Hustle Tip #2: Proactive Outreach
Seek out companies with robust (or growing) marketing efforts, then think of ways to add value.
For example, if you’re an illustrator, seek out companies that regularly produce infographics and pitch your services. Put yourself on their radar and see what happens. Maybe they are unhappy with their current designer or are looking to scale up.
Then, you can explore their competition and their industry. Are there other related companies that could benefit from infographics or related content?
A big part of this is just keeping your eyes open. KISSmetrics, a web analytics service, has built their business on infographics, with co-founder Neil Patel even revealing details about how much it costs them to produce to how much traffic their infographics drive. Armed with this information, you can go to other businesses that could benefit from infographics in their marketing.
Another way to do proactive outreach is to pitch your services to early-stage, fast-growth startups. Keep an eye on TechCrunch for companies who’ve just announced a funding round. Check out Hacker News for companies that are hiring.
As early-stage startups, these are young companies that are almost wholly focused on their product. Now that they have funding and traction, they can now shift some attention to marketing. This is where you can come in. This is typically when you start to see new branding, redesigned websites and advertising.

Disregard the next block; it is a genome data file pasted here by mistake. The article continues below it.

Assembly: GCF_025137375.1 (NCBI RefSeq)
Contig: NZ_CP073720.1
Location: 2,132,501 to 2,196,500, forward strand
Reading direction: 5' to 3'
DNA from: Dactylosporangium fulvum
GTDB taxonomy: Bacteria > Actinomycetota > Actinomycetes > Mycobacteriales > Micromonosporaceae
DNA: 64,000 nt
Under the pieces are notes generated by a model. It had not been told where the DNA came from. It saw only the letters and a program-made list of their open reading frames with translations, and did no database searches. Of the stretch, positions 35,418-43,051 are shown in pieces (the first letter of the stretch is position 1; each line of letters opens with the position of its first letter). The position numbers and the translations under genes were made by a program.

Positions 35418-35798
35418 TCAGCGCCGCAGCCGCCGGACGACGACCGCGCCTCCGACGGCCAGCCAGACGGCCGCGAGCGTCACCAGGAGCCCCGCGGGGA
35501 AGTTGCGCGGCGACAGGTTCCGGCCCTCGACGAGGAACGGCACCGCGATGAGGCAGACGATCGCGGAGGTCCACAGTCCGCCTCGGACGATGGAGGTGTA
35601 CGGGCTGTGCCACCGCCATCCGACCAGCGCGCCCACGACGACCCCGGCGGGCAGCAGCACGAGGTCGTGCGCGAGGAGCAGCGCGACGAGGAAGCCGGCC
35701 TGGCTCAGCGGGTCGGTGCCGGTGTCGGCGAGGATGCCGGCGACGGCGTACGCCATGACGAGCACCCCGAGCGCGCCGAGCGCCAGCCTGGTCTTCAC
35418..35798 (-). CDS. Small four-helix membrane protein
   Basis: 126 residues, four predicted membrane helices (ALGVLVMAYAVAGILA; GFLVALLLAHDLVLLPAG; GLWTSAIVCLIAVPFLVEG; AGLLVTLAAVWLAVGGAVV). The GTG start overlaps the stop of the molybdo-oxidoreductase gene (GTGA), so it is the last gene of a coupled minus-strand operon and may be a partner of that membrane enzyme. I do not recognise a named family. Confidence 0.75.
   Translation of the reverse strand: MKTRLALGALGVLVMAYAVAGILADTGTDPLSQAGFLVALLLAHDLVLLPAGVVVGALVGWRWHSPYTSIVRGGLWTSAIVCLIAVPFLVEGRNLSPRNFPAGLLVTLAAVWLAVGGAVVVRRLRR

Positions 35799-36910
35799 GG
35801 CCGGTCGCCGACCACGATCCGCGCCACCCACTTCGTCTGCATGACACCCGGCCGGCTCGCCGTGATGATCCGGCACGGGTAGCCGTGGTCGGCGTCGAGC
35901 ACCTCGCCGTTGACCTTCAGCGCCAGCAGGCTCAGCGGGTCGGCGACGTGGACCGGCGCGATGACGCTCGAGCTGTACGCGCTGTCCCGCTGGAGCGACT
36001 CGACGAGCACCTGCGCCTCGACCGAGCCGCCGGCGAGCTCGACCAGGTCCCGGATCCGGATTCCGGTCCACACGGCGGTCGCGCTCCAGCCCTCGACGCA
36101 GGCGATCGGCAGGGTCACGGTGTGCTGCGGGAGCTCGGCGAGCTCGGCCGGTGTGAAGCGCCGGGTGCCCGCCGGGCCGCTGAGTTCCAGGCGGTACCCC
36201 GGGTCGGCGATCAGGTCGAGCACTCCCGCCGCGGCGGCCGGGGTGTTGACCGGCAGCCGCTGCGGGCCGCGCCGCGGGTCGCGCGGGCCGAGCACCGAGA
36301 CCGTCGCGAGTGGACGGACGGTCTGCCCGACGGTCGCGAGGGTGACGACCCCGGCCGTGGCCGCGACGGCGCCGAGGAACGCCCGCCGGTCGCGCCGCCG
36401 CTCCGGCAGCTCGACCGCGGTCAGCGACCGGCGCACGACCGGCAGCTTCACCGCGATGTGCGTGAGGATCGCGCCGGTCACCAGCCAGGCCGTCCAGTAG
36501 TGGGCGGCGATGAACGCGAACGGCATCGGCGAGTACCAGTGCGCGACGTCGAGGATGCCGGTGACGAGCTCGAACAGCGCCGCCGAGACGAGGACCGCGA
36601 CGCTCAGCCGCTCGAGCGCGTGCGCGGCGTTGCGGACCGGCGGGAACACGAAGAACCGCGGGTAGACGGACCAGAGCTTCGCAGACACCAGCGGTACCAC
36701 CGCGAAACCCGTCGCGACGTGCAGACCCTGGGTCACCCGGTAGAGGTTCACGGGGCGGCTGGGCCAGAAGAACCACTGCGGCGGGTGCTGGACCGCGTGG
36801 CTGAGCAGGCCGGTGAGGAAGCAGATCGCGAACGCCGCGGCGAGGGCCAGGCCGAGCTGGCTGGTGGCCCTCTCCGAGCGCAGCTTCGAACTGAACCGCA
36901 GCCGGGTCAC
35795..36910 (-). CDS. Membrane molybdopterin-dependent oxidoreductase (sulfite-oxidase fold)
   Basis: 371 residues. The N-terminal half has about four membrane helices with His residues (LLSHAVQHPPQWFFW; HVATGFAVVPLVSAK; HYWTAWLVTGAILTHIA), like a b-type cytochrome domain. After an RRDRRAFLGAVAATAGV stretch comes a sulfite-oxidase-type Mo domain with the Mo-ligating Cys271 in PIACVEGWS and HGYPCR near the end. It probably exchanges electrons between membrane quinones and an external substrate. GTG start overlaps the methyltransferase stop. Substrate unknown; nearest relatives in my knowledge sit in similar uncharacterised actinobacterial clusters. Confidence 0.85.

I’ve known people who have done this, starting small (e.g. pitching to redesign a startup’s welcome email campaign) and being so good that they ended up becoming full-time or long-time contractors for the company.
Hustle Tip #3: Teach Something
It’s good to have a variety of tech people in your network, it’s even better to teach them something.
Case in point: David Kadavy from Design for Hackers. Teaching something to people is the ultimate lead generation tool. Whether you do this online or in person, you can mobilize an army of “students” to vouch for you and multiply your marketing efforts.
Think of something you can teach. You don’t have to copy Kadavy and write a book; you can start just by speaking about design at a tech meetup. You can write a series of design tutorials for small businesses.
Really, it can be anything – the point is to delight people by teaching them design skills they didn’t have before they met you. You then become top-of-mind when someone is looking for a designer.
Get Out of the Building
It’s always been strange to me that the designers that get the most work are usually not most gifted or the most technically skilled. It’s always been people who are good at making themselves visible while adding value.
These designers realize that being a successful design entrepreneur is more than just excelling at your craft. Shaking hands and meeting new people constantly is a crucial part of the game. Excelling at your craft is just the price of entry.
What do you do to make sure you’re always getting new clients?
Let us know in the comments below.
Featured image, hustle by Conrad Bakker.